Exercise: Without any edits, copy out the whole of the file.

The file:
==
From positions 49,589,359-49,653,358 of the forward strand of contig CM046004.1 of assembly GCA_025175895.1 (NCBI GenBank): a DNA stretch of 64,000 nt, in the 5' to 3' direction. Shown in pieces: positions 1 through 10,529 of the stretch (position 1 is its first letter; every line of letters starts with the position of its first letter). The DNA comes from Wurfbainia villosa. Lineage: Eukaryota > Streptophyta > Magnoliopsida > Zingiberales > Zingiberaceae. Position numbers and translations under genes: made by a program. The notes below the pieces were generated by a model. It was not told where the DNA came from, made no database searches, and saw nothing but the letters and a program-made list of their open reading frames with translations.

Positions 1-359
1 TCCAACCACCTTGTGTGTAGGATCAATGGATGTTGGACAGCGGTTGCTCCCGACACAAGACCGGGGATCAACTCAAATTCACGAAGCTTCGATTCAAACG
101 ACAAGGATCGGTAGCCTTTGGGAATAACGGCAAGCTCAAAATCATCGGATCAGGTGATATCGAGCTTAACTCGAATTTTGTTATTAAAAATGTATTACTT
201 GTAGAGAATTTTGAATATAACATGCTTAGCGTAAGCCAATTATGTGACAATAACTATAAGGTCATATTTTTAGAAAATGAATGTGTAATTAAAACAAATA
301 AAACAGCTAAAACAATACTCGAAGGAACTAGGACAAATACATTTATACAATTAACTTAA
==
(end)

From positions 49,589,359-49,653,358 of the forward strand of contig CM046004.1 of assembly GCA_025175895.1 (NCBI GenBank): a DNA stretch of 64,000 nt, in the 5' to 3' direction. Shown in pieces: positions 1 through 10,529 of the stretch (position 1 is its first letter; every line of letters starts with the position of its first letter). The DNA comes from Wurfbainia villosa. Lineage: Eukaryota > Streptophyta > Magnoliopsida > Zingiberales > Zingiberaceae. Position numbers and translations under genes: made by a program. The notes below the pieces were generated by a model. It was not told where the DNA came from, made no database searches, and saw nothing but the letters and a program-made list of their open reading frames with translations.

Positions 1-359
1 TCCAACCACCTTGTGTGTAGGATCAATGGATGTTGGACAGCGGTTGCTCCCGACACAAGACCGGGGATCAACTCAAATTCACGAAGCTTCGATTCAAACG
101 ACAAGGATCGGTAGCCTTTGGGAATAACGGCAAGCTCAAAATCATCGGATCAGGTGATATCGAGCTTAACTCGAATTTTGTTATTAAAAATGTATTACTT
201 GTAGAGAATTTTGAATATAACATGCTTAGCGTAAGCCAATTATGTGACAATAACTATAAGGTCATATTTTTAGAAAATGAATGTGTAATTAAAACAAATA
301 AAACAGCTAAAACAATACTCGAAGGAACTAGGACAAATACATTTATACAATTAACTTAA